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Royal Bank (former)

  • 600699
  • 297 Kent Street, Maryborough


Also known as
Windsor House; Queensland International Heritage College
State Heritage
Register status
Date entered
21 October 1992
Commercial/financial/professional: Bank
3.7 Developing secondary and tertiary industries: Financing
Carandini, Victor E
Construction period
1888–1889, Royal Bank (former) (1888 - 1889)
Historical period
1870s–1890s Late 19th century


297 Kent Street, Maryborough
Fraser Coast Regional Council
-25.53963608, 152.70549419


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Criterion AThe place is important in demonstrating the evolution or pattern of Queensland’s history.

The former Royal Bank is of historical importance for demonstrating the growth of Maryborough in the 1880s when many financial institutes established branches.

Criterion DThe place is important in demonstrating the principal characteristics of a particular class of cultural places.

The building is a good example of a late nineteenth century bank influenced by classical architecture, reinforcing the banking values of tradition and strength.

Criterion EThe place is important because of its aesthetic significance.

The former bank is a well composed building of architectural value and a prominent element of the streetscape.


The former Royal Bank was constructed in 1888-9 to the design of Brisbane architect, Victor Carandini. The building was the first branch of the Royal Bank opened in Maryborough.

The original township of Maryborough was situated, not in its current place, but on the north of the Mary River, after wharves were established in 1847-8 providing transport for wool from sheep stations on the Burnett River. In 1850 Surveyor, HR Labatt arrived in Maryborough with instructions to suggest the best sites for the towns and wharves. The site recommended by Labatt was not where settlement was established but further east to allow for the development of deeper wharves and from the early 1850s this is where the town developed. During the 1860s and 1870s Maryborough flourished as the principal port of the nearby Gympie goldfield and as an outlet for timber and sugar. The establishment of manufacturing plants and primary industries sustained its growth as a major regional centre. .

Many banks opened branches in Maryborough during the nineteenth century, and the Royal Bank opened a branch in 1888 after many of the other banks were established. The Royal Bank was established in about 1886, and their head office was opened in February of 1886, with shareholders concentrating on business, mining and agricultural interests near the eastern coast. The architect chosen to design the Royal Bank was Brisbane architect, Victor Carandini who practised from 1885 in partnership with Alfred Banks and from mid 1887 in private practice. He won several competitions and designed a number of fine buildings throughout Queensland, including a fire station in Townsville; St Thomas' Church of England, Beaudesert; a School of Arts in Redland Bay and the Post Office Hotel in Maryborough. The new bank building was designed to incorporate the banking chamber and offices on the ground floor and a residence for the manager on the upper floor, a common practice in regional banks at the time.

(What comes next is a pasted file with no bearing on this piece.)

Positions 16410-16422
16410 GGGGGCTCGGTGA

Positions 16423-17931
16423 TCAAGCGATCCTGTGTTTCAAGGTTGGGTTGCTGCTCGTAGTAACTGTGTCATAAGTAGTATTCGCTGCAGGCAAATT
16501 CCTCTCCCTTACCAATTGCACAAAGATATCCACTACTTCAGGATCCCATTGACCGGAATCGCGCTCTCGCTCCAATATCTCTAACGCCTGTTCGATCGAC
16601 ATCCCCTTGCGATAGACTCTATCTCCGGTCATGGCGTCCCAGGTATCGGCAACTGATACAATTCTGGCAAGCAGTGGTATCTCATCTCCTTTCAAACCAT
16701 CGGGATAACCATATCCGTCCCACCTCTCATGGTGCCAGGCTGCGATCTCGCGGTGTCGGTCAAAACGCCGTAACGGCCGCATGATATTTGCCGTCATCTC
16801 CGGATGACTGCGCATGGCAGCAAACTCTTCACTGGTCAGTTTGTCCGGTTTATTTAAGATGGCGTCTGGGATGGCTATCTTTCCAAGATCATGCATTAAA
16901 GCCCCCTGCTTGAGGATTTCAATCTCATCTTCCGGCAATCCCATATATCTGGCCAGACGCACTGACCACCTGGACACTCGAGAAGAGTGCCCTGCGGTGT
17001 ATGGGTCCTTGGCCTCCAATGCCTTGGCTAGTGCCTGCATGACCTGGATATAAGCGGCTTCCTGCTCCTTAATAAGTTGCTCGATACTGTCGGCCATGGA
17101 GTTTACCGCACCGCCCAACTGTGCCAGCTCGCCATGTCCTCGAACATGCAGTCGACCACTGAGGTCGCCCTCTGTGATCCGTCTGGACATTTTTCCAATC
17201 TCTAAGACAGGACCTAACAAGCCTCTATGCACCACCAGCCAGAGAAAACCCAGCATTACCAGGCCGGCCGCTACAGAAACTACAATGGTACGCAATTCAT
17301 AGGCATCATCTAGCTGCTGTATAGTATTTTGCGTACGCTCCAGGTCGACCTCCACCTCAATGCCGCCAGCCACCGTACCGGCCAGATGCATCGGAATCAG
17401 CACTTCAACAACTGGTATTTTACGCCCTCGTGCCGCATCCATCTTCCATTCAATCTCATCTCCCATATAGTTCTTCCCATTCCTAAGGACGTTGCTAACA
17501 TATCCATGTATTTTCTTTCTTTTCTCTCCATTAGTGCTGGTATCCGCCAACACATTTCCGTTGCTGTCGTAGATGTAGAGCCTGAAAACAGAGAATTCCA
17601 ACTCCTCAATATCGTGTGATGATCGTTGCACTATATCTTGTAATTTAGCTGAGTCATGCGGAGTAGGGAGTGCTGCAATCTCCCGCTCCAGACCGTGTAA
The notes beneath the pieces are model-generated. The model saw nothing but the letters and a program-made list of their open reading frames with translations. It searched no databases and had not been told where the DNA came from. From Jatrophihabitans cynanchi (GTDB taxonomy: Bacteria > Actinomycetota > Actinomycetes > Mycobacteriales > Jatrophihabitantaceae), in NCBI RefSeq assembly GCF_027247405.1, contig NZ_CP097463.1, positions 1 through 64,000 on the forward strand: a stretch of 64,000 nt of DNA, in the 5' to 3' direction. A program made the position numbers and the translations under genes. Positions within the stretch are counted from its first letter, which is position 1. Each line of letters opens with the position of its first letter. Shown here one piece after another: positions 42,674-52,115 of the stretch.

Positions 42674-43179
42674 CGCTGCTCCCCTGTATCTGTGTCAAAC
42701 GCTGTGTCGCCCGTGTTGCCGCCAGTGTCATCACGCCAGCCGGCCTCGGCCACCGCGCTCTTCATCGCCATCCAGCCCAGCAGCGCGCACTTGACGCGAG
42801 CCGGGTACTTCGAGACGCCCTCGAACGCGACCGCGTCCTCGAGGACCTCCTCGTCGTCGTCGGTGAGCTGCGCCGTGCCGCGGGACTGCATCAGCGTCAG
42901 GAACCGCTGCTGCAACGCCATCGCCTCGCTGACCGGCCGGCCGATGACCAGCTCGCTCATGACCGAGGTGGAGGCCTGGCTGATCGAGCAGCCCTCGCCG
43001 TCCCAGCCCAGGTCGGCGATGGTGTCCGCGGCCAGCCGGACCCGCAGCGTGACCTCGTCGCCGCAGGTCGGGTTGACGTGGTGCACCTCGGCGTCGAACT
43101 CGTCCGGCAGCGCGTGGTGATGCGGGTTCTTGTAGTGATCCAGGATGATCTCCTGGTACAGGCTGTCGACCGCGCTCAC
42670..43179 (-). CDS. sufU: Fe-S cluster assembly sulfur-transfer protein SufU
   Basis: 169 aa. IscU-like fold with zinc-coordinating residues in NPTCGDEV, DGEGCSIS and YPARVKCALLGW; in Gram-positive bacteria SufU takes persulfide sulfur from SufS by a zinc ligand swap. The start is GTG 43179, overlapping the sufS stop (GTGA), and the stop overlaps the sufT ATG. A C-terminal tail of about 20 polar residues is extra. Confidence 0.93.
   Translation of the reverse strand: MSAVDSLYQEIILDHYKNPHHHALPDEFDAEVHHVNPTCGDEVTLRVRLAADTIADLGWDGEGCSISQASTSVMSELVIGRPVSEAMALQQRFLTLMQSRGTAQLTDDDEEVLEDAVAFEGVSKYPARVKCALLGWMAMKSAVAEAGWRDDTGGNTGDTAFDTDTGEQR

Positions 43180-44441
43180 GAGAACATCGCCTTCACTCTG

The Royal Bank merged with the Bank of North Queensland in about 1917 to form the Bank of Queensland. In 1921 this in turn merged with the Queensland National Bank and became part of the National Bank of Australasia Limited in the late 1940s. This merging meant that many banks in Maryborough were surplus to requirements and the former Royal Bank was one of these., being sold in 1973. It became known as Windsor House and was leased as private tenancies, including some residential use and as a restaurant In 1983 it was purchased as a group medical practice and also contained pathology laboratories until 1995, when it changed hands again. It was then opened as the Queensland International Heritage College. At this time some of the internal partitions erected for previous tenants were removed and the building was painted.


The former Royal Bank is a substantial two storeyed rendered brick building prominently located on Kent Street, Maryborough.

The symmetrically composed principal façade of the building is divided into three bays by round pilasters on square planned plinths. The capitals of the pilasters are of the Corinthian order and from the base to about one third of the overall height, the pilasters are reeded. The central bay is flanked by single pilasters and the pilasters at the corner of the building are paired. Surmounting the pilasters are panels which project from the face of an entablature but have similar mouldings. Above this is a large broken triangular pediment which acts as a parapet, and runs the entire width of the building but comprises a central signage panel, broken arched pediment at the apex, mouldings and urns. Between the pilasters on the face of the building are a number of round arched window openings. The openings on the upper storey, glazed with timber framed sashes, are above blind Italianate balustrades. The central ground floor entrance, is through a round arched opening which is flanked by rusticated pillars supporting an entablature and a scrolled curved pediment. Flanking the central entrance, in the recesses of the side bays are round arched openings.

The three elevations of the building which do not address Kent Street are of rendered brick and are less richly decorated, featuring segmental arched openings, a double storeyed verandah and a moulded parapet.

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Location of Royal Bank (former) within Queensland
Creative Commons Attribution 4.0 International (CC BY 4.0)
Last reviewed
1 July 2022
Last updated
20 February 2022